Article

Access_open Bits and Bytes and Apps – Oh My!

Scary Things in the ODR Forest

Journal International Journal of Online Dispute Resolution, Issue 1 2021
Keywords access to justice, digital divide, Artificial Intelligence, algorithms, Online Dispute Resolution
Authors Daniel Rainey and Larry Bridgesmith
AbstractAuthor's information

    This article addresses three issues related to online dispute resolution (ODR) that offer promise, and may carry risks for those who develop, provide, and use technology to address disputes and confects. The authors offer some principles to guide the use of technology, and some predictions about the future of ODR.


Daniel Rainey
A version of this article will be published in Portuguese as a chapter in Processo Civil e Tecnologia: os impactos da virada tecnologia no mundo, Dierle Nunes, Paulo Lucon and Isadora Werneck, eds., Editora Juspodivm, Salvador/BA–Brazil, forthcoming 2021. Daniel Rainey is, among other things, a principal in Holistic Solutions, Inc., a Fellow of the National Center for Technology and Dispute Resolution (NCTDR), a founding Board Member of the International Council for Online Dispute Resolution (ICODR), Editor-in-Chief of the International Journal of Online Dispute Resolution (IJODR) and a Member of the Self-Represented Litigants Committee of the Access to Justice Commission of the Virginia Supreme Court.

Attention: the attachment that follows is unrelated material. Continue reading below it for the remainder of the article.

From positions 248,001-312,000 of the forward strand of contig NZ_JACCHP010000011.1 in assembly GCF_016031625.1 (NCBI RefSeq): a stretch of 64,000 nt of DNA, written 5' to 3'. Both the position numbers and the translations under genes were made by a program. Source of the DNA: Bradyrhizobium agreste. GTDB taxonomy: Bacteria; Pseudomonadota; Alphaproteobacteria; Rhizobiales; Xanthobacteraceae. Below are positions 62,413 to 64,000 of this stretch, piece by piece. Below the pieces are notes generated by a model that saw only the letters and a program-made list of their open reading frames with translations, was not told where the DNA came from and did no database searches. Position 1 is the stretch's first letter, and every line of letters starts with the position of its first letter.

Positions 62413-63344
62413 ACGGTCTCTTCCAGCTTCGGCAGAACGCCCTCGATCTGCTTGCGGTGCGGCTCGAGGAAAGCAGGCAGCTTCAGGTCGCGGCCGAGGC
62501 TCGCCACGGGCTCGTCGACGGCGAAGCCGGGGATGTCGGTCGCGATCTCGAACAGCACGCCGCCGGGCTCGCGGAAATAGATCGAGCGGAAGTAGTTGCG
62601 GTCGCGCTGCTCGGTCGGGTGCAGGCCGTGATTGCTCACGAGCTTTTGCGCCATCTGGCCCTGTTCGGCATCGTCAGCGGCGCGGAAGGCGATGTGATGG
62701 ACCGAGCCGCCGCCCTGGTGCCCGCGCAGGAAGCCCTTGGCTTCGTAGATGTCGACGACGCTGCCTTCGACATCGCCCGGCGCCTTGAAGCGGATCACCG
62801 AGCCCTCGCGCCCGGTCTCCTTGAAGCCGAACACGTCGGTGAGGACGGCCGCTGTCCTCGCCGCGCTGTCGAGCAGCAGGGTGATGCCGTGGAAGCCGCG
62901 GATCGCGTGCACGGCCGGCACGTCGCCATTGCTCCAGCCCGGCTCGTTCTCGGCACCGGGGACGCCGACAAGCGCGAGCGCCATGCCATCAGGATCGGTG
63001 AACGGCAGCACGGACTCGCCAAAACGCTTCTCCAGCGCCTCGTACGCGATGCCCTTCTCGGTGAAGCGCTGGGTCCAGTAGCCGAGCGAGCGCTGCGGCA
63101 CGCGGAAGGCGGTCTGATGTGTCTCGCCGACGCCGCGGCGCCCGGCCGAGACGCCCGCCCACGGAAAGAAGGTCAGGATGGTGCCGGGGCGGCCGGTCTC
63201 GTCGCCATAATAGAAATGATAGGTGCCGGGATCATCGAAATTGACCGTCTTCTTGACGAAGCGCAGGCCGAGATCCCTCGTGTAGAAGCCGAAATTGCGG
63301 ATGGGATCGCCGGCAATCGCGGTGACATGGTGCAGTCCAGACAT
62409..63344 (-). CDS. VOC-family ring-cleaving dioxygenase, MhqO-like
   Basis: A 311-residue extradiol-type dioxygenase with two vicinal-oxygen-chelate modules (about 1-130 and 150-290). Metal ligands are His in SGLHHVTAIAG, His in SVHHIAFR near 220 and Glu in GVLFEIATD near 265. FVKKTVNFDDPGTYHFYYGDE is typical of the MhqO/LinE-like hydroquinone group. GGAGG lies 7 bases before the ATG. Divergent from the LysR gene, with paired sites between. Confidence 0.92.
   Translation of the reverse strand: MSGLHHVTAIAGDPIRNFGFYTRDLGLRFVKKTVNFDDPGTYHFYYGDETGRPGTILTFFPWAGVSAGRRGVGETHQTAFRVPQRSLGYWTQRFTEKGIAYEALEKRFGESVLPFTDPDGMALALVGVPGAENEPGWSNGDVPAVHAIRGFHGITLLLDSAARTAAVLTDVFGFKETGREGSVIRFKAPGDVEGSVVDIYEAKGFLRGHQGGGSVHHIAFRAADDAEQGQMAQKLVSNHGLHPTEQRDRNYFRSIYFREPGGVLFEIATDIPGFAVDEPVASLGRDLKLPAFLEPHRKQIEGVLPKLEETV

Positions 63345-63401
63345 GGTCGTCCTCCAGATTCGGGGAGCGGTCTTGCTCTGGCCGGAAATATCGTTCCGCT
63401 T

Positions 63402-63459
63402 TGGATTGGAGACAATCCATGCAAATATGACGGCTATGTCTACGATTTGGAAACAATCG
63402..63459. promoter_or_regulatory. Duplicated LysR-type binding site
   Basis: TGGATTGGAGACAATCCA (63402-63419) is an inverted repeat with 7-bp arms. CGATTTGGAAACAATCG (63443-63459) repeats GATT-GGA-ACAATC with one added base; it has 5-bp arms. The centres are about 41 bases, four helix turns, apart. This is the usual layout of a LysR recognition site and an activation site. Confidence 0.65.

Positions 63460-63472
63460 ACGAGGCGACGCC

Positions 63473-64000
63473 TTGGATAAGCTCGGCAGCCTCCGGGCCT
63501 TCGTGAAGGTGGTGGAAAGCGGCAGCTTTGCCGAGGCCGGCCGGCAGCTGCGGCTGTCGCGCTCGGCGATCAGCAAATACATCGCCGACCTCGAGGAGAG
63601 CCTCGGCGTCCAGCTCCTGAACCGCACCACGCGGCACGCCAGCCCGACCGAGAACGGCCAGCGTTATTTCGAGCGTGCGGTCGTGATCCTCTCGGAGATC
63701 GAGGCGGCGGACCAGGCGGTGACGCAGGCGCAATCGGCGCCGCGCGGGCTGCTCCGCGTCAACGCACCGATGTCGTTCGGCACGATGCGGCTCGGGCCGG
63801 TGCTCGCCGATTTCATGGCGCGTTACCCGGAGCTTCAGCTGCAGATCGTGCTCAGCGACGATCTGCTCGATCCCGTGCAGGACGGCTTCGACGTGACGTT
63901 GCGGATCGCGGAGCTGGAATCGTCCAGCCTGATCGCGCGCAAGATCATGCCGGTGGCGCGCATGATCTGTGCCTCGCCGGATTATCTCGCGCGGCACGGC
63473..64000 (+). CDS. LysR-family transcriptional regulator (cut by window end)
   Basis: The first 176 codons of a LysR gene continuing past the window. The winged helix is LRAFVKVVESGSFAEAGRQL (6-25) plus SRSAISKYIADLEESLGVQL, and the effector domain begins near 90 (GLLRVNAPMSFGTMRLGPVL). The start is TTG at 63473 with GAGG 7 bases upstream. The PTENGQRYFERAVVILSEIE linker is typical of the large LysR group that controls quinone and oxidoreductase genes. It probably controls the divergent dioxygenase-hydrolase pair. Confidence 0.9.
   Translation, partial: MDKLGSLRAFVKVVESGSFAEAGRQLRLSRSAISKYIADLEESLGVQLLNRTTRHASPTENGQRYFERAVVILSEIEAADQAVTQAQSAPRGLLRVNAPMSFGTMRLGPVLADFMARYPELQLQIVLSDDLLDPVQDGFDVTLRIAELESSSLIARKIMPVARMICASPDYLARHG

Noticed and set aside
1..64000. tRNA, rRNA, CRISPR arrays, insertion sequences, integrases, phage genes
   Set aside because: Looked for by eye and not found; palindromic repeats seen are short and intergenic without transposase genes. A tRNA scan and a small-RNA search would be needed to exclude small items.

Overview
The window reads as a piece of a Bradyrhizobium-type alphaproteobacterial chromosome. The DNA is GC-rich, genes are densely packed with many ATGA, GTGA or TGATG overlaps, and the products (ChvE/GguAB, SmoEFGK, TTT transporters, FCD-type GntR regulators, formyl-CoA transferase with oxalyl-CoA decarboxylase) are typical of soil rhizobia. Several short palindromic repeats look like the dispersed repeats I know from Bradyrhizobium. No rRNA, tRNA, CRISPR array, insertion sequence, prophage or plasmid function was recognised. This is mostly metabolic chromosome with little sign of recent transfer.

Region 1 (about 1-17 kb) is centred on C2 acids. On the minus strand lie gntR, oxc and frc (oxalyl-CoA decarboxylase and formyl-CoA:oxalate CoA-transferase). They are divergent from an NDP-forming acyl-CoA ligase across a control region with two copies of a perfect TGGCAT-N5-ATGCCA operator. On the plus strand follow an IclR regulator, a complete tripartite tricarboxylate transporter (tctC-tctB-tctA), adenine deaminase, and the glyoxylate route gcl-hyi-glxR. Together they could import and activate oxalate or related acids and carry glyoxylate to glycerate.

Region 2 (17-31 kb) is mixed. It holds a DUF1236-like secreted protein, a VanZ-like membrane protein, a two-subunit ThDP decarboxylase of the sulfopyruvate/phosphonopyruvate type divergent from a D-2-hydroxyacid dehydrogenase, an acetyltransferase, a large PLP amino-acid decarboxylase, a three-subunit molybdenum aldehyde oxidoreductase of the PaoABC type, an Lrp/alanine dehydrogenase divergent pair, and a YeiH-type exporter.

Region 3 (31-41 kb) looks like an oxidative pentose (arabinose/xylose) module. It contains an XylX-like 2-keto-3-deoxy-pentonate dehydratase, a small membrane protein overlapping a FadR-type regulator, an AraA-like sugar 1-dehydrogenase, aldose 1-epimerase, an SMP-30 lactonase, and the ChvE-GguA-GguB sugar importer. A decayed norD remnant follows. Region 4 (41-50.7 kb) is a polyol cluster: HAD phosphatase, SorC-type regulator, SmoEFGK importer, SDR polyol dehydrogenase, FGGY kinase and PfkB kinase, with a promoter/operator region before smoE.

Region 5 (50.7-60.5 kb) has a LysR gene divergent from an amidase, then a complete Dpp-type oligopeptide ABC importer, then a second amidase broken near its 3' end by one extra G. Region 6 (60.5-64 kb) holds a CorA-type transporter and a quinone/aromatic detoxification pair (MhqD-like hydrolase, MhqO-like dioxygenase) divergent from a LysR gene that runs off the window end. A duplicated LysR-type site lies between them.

Larry Bridgesmith
Larry Bridgesmith is, among other things, a practicing lawyer, professor of law at Vanderbilt Law School and co-founder of its Program on Law & Innovation, a Fellow of the International Association of Mediators, co-founder of LegalAlignment LLC, AccelerateInsite LLC and Lifefilz Inc., co-founder of the International Institute of Legal Project Management and Chair of the Tennessee Supreme Court Alternative Dispute Resolution Commission.

Tanya Jones
Tanya Jones is a PhD researcher, University of Dundee, Dundee, United Kingdom. Contact author: t.w.jones@dundee.ac.uk.